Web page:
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At the risk of offending the blokes who only ride motor bikes....
has any one experience, or can direct me to anyone,of riding say the 400 cc scooters like the Suzuki Burgman for touring or the bigger Honda.
Elsewhere I'm considering buying an older BMW R65 but due to my legs being pain and difficult to get over high bikes im considering also step though scooter to tour on.
I have an old Honda super dream but im finding it to heavy and to high, although a relaible old bike.Also loaded up with luggage it seems to slow to a slow pace, as im not a slim guy, or light.
If i chose a scooter to tour i assume i could still fit luggage to it?
I ride a Yamaha TMAX 500 scooter, I moved to it from a BMW R1100RS as I found the sports tourer riding position uncomfortable ( rheumatoid arthitis affecting my hip joints does not help). The feet forward riding postion is very good for comfort of the legs. Weight-wise it looks heavy on paper at 205kg but the weight is very-very low down. I use mine for two-up and longer distance runs, on the road excellent good handling and good engine. Picture below shows the TMAX fully loaded with camp gear for two at the 07 hubb meet (underseat storage, top box and also gear can be bungeed to seat), it also performed well on the road rideout that year keeping up with the lead rider who was on an XT600 through snakes pass.
Only gripes are the seat height is a little tall, the 400cc ones might be better. I chose the TMAX as it was the scooter closest to a motorcycle in terms of handling ( I also ride a home built 1984 Moto Morini Kanguro Special), as the engine is not mounted on the rear wheel and it has a twin cylinder engine. Most scooters being single cylinders. Very comfy and highly recommended.
thank you for your comment
Do you find then reliable..i have my eyes on a 400 Burgman, but im unsure whether this needs to upgrade to 650 or the bigger Honda..ive not seen reviews of the Yamaha.
I have an old Honda but find it hard to get leg over due to problems with legs so its why i was interested in scooter.
Do you find yu need panniers when touring?
The bike has been reliable with only one issue the battery, I fitted a new varta battery which failed 6 months in then got the warranty replacement and had a regulator failure a few months on which boiled that battery. As my scooter has an immobiliser/alarm I would recommend with any of these scooters the use of a trickle charger to keep the battery topped up. Regarding panniers, on most scooters they are quite wide so fitting of panniers would make them wider and may affect handling. If you are not travelling two-up I personally would get a big waterproof stuff bag and bungee it to the rear seat. The 400's seem very popular, the burgmann 650 is probably the heaviest of the scooters but I have seen only good reports and they seem better on fuel economy than even my 500. There is a maxi scooter group on yahoo that could give more info on these and more, link below:-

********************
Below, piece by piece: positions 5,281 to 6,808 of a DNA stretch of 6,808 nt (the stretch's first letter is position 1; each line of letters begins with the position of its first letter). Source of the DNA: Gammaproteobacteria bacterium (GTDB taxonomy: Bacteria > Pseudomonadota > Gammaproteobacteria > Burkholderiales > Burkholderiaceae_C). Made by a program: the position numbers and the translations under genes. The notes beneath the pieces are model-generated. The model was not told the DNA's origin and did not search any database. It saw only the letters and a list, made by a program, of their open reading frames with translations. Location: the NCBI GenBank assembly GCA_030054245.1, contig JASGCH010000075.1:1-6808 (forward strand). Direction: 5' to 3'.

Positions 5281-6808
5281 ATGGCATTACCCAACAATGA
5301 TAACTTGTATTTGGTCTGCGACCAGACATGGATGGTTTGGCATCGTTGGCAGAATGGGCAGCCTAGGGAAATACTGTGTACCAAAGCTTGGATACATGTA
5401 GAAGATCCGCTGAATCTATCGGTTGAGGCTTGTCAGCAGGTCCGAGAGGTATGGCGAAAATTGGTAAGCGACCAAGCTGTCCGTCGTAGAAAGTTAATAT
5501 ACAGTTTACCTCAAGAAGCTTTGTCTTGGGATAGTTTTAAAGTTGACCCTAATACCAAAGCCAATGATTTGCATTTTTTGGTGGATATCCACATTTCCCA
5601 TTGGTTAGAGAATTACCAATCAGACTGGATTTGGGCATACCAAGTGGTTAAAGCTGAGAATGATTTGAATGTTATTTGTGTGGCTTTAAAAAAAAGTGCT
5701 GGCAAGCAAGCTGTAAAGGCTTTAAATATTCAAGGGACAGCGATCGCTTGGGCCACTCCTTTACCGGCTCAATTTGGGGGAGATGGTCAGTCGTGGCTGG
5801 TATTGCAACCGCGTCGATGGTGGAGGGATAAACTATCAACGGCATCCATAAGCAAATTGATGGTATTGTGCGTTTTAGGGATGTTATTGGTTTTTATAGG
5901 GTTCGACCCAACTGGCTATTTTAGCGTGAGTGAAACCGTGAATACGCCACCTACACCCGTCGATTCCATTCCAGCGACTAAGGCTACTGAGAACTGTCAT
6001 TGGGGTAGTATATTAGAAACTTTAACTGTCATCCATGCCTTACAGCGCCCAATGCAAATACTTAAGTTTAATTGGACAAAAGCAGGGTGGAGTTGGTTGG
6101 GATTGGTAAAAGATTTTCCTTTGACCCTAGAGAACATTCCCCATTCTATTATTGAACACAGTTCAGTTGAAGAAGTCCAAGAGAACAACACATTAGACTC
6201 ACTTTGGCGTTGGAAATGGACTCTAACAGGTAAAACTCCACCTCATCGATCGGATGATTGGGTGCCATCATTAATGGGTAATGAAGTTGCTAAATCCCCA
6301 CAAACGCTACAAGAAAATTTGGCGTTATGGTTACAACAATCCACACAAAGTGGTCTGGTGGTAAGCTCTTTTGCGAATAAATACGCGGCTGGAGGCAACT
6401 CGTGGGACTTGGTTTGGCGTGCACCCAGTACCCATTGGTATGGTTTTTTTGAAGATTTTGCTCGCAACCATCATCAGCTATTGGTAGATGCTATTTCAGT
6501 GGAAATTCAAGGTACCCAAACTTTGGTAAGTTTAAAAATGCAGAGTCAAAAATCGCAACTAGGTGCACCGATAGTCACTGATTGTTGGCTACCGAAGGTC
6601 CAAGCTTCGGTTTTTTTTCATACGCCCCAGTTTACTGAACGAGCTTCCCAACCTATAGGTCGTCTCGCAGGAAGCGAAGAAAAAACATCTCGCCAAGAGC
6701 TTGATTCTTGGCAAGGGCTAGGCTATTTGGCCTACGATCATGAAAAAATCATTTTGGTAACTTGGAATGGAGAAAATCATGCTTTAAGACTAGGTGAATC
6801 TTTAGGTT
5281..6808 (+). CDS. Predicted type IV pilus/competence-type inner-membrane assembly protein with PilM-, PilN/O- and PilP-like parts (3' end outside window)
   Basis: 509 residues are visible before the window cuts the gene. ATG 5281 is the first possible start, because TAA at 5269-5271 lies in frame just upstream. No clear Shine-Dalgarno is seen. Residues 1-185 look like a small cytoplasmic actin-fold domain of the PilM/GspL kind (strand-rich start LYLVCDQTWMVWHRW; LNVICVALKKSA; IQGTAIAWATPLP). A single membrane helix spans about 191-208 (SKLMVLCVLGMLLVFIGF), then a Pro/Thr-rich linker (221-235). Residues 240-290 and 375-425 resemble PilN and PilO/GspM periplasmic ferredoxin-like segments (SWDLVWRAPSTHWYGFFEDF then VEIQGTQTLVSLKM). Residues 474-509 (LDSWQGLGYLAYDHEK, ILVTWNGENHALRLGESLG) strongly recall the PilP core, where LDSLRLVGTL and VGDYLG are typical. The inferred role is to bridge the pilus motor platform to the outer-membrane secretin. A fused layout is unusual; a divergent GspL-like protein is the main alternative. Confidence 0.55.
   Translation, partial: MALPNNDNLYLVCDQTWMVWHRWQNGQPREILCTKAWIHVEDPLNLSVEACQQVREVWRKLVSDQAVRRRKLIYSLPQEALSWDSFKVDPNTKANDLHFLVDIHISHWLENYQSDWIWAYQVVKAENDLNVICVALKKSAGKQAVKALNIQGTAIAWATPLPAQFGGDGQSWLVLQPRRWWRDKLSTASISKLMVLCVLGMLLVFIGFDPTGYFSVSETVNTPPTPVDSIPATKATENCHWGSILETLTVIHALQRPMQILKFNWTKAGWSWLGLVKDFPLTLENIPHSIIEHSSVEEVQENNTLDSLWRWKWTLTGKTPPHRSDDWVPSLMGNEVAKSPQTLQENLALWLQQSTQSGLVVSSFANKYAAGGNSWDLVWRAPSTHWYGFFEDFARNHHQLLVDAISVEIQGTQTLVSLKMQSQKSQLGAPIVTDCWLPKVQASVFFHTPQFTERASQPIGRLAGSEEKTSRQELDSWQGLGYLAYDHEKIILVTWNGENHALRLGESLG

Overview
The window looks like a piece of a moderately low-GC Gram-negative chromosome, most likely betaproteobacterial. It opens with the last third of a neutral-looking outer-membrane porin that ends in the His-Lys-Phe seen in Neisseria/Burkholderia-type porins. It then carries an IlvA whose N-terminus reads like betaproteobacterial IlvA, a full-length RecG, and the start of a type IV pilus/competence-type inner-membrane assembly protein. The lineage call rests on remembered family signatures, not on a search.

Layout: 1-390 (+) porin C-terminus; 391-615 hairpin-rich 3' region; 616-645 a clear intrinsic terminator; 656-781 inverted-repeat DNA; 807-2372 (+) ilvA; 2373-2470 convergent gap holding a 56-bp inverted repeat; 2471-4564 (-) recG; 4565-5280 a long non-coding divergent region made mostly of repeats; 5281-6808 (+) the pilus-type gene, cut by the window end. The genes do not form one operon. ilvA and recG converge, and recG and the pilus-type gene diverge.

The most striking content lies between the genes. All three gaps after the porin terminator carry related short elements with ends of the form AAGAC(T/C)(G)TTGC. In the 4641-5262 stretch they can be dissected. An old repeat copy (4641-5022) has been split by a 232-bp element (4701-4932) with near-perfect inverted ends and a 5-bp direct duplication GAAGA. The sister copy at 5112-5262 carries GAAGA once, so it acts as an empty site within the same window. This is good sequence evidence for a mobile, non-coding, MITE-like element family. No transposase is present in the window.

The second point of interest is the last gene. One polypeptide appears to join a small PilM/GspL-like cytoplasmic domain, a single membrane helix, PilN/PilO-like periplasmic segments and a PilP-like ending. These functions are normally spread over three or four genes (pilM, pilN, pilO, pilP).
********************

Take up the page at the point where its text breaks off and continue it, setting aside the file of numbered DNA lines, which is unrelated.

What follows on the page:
My wife and I rode two Vespa PX200E from Cape Town to Nairobi, averaging 300 km/day for the entire 6.000 km distance.
Touring on scooters is fine as long as there are roads wherever you are going. The small wheels and the up right riding position make them very easy to navigate. Where you need to use muscles to guide a motorcycle, telepathy will do for a scooter. At reasonable speeds, I bet a scooterist will outlast a biker in the saddle before caving in from exhaustion. Unfortunately, these small wheels also means you quickly can get into trouble if the surface you ride on is badly potholed, wash boarded, rocky, muddy, snowy or sandy. You can still get by, but with much greater effort than if you had an off-roader, and at much slower speeds, and at a higher risk of getting into an accident or having your ride break down. Several Vespa scooters have for instance competed in the Dakar rally, though none very successfully.
Another drawback with scooters is that they do not lend themselves well to hauling around a lot of stuff. They do, but just not very well. I've seen scooters with four Givi boxes stacked on top of each other, scooters with trailers, scooters with side cars (I own one), and various other solutions.
As for hauling stuff, you have the following options:
A rack on the leg shield on front of the scooter. Due to our poor range, we had to carry two 10 liter Jerry cans, one which we kept here, the other which we kept on the foot board. This rack should however not be used for such heavy loads as it impairs the handling.
A day pack, like a backpack, which you can keep between your legs on the foot board, maybe on top of a small Jerry can. However, this defeats the purpose of having a ride which is easy to stride.